Yumna Patel & Mariam Barghouti
Mondoweiss / May 6, 2023
Rights groups, experts, and Khader Adnan’s legal team say that Israel caused his death through deliberate medical negligence and cruel and inhumane treatment. In other words, Israel wanted him dead.
When news broke early Tuesday morning, May 2, that veteran Palestinian prisoner Khader Adnan had died inside an Israeli prison, headlines poured out one after the other, attributing the cause of death to his 86-day hunger strike.
Headlines from Israeli and mainstream Western media outlets highlighted claims by Israeli prison authorities that Adnan had “refused medical treatment.” The message: his death resulted from his choices and actions.
But Palestinian and international rights groups, along with Adnan’s family, legal team, and those close to him, tell a very different story of the cause of Adnan’s death. The Palestinian people have hailed him as a martyr and have adopted a common consensus that seems to be backed by experts and rights groups: Adnan did not just die, he was killed — or at least, Israeli prison authorities, the courts, and security apparatus, let him die.
While the direct cause of his death is undoubtedly the havoc that starvation wreaked on his organs, his family and rights groups say that a number of violations were committed by Israeli prison authorities and military courts that exacerbated his deteriorating health condition and actively played a role in his death.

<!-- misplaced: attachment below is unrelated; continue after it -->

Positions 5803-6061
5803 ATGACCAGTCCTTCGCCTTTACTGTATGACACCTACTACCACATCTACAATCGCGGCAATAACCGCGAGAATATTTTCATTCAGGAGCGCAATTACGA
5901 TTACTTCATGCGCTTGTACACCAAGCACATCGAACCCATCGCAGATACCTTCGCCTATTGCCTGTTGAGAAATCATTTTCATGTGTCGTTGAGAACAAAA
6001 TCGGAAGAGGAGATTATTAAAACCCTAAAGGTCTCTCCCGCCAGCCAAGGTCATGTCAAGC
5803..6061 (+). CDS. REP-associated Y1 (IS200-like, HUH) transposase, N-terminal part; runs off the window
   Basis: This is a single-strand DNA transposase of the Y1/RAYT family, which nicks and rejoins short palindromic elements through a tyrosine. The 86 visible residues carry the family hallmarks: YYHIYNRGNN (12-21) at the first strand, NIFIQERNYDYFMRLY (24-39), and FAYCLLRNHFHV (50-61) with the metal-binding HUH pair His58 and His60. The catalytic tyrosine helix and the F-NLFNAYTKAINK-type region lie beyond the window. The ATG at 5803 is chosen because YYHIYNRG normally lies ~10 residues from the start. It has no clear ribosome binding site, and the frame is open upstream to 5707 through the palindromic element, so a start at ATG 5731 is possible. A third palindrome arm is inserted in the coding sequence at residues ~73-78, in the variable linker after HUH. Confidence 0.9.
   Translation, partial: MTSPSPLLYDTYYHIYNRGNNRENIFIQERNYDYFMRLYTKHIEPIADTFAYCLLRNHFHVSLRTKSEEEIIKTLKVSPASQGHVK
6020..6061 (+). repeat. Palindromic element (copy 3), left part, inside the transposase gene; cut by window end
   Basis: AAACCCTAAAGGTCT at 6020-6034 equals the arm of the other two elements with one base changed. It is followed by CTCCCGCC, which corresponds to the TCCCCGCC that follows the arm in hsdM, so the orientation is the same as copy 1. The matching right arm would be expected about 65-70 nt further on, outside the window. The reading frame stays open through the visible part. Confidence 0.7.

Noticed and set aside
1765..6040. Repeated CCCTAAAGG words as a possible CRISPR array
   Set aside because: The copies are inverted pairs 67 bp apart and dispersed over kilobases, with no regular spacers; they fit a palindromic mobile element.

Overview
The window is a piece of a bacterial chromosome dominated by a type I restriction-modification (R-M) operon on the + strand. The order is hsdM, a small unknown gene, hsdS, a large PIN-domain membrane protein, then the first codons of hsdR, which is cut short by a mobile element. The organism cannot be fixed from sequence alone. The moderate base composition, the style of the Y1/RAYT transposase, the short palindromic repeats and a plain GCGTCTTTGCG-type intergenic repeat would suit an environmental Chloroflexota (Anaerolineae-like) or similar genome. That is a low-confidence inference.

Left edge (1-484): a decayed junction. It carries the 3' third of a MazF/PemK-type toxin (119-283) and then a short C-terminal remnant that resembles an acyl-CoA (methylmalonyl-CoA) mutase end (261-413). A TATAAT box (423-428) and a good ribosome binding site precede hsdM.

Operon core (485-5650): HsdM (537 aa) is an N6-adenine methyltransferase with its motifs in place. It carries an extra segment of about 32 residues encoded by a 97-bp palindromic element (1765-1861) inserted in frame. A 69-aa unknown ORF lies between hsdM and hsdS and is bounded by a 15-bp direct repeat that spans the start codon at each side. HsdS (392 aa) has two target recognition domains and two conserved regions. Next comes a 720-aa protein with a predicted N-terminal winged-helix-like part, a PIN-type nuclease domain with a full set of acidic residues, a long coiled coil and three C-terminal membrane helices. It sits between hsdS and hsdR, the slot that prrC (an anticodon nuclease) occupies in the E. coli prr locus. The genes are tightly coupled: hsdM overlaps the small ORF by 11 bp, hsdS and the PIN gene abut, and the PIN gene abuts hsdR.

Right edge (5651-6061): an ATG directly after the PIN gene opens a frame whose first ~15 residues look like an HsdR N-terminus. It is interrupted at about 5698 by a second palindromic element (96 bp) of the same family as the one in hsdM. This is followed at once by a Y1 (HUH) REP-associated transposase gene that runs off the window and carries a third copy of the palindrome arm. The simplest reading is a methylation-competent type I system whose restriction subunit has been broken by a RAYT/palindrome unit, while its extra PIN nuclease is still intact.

Addameer, a Palestinian prisoners’ rights group, condemned Israeli authorities for what it described as the “willful killing” of Adnan. The Palestinian Prisoner’s Club accused Israel of “executing” Adnan, saying there was a “premeditated order” pushed against the prisoners. Physicians for Human Rights Israel, whose doctors monitored and visited Adnan, said the Israeli hospitals and courts ignored their pleas regarding Adnan’s dire medical condition in his final days. According to his wife, lawyer, and medical experts, the deterioration in Adnan’s health was expedited by the mistreatment and cruel practices of the Israeli Prison Services (IPS).